4 Simple Room Changes To Make For A Great Night's Sleep: A Doctor Explains

4 Simple Room Changes To Make For A Great Night's Sleep: A Doctor Explains Hero Image
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How you set up your room can make or break a good night's sleep. In short, if you want your bedroom to promote good sleep, it needs to be pitch-black dark, cooler than you think, quiet, and it should feel minimal.

Here's a crash course on how to create the perfect bedroom for deep sleep:

Step 1: Make it pitch-black.

Light cues us to feel awake, and darkness helps us feel sleepy. This is the backbone of our circadian rhythm, or sleep-wake cycle. We evolved seeing bright sunlight during the day, and only moon and fire at night.

But in our modern world, we spend the day in windowless cubicle mazes, and we spend the night surrounded by screens, LED lights, and ambient light pollution. And what do you know? We drag ourselves through the day and can't seem to fall asleep at night. Our circadian rhythms have gotten mixed up.

To get your circadian rhythm back on track, you need to sleep in absolute, pitch-black darkness. Have you ever stopped to notice if your room is actually dark when you go to sleep? If you live in the country, or in a basement, you might actually have a shot at having a dark bedroom. But if you live in a city, or have a streetlamp out your window, or if you have a digital alarm clock, chances are your room is not all that dark when you sleep. My bedroom gets enough ambient New York City light pollution at night that I could run a successful grow house (NSA, if you're reading this, don't worry. I don't do this—just trying to make a point).

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So what can you do?

First, look around your room at night with the lights turned off. If you see anything glowing—a digital clock, a computer, an air conditioner—remove the item from the bedroom or cover the light with duct tape or orange tape. I also encourage you to replace your digital alarm clock with a $10 analog clock, or at least get a digital clock with orange numbers, rather than blue or green (orange light is the least disruptive to the circadian rhythm).

Next, strongly consider installing blackout shades. Before you dismiss this idea outright, just know that it ends up being less intimidating than it sounds. I put this off for years. When I finally dragged myself to Home Depot, it was quick and affordable, and I wished I had done it years ago. If blackout shades are not happening, get a good eye mask. My favorite is the Bucky 40 Blinks eye mask.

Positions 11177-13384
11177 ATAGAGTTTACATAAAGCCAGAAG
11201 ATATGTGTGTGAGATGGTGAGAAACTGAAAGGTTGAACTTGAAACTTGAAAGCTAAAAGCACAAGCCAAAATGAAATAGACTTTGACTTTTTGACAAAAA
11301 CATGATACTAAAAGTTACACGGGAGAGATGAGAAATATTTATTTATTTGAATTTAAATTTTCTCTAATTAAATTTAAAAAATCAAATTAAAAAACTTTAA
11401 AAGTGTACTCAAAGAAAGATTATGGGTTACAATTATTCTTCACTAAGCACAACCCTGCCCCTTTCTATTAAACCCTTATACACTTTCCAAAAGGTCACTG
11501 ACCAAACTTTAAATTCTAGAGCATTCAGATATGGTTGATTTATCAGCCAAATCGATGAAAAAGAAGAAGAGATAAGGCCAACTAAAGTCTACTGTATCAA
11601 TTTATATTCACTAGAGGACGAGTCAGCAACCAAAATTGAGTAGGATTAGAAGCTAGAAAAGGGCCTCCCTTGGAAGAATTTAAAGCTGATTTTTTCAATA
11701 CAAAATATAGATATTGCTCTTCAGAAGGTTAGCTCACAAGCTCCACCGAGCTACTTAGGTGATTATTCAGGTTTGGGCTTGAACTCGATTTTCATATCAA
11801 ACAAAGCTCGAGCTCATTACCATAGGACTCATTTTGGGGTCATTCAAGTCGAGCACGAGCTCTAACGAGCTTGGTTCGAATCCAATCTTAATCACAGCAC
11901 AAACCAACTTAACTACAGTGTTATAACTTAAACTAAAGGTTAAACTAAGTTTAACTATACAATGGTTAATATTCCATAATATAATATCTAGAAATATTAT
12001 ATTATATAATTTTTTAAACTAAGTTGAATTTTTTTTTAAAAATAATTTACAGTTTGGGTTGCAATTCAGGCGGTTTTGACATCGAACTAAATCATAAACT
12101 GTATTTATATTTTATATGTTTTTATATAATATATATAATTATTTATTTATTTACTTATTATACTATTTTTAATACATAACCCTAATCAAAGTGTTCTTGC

Finally, I'm asking you to do something drastic: Make the bedroom a no-phone zone. I guarantee you, your phone is screwing up your sleep. When we keep our phone in the bedroom, it's the last thing we look at before we go to bed (sending a shock of blue light into our brains, cuing us to feel wide awake), and the first thing we look at when we wake up (starting off the day with a tone of stress and obligation). The buzzes and dings wake us imperceptibly throughout the night, making our sleep more superficial and less restorative.

If you use your phone as your alarm clock, no big deal. Go buy an old-fashioned alarm clock. Make this change today.

Step 2: Keep it cooler than you think.

Optimal temperature for sleep is well-researched. It turns out we sleep most deeply when our sleeping environment is in the range of 60 to 67 degrees Fahrenheit. Again, this harks back to our evolution. The natural environment is cooler at night than during the day, and that shift in temperature was probably one of the cues that made us feel sleepy at night.

If you're controlling the temperature with a thermostat, try programming it to 65 degrees. Even better, sleep with the windows open. This way you decrease your energy expenditure and get fresh air, which is almost always better than indoor air. I also recommend sleeping naked. This has several benefits (skin-to-skin bonding with your partner, improved relationships, airing things out), and it allows your body to regulate temperature most effectively.

Step 3: Eliminate any noise.

This one is not rocket science, but don't underestimate its importance. If your room is not quiet at night, consider a white noise machine or earplugs.

Step 4: Create a zen oasis.

Our surroundings affect our internal state. If your bedroom looks like the aftermath of a hurricane, then your mind will probably be scattered and stressed.

Your bedroom is for sleep, sex, reading, and getting dressed. Nothing else. If there are any objects in your bedroom that don't pertain to these activities, get them out. If you live in a studio apartment, use a barrier to physically and psychologically separate the bed from the rest of the room.

In addition to a comfortable room, you also need a comfortable and nontoxic bed. To learn more, check out my class, The Doctor's Guide to Falling Asleep Naturally, in which we discuss what to look for when buying a mattress and bedding.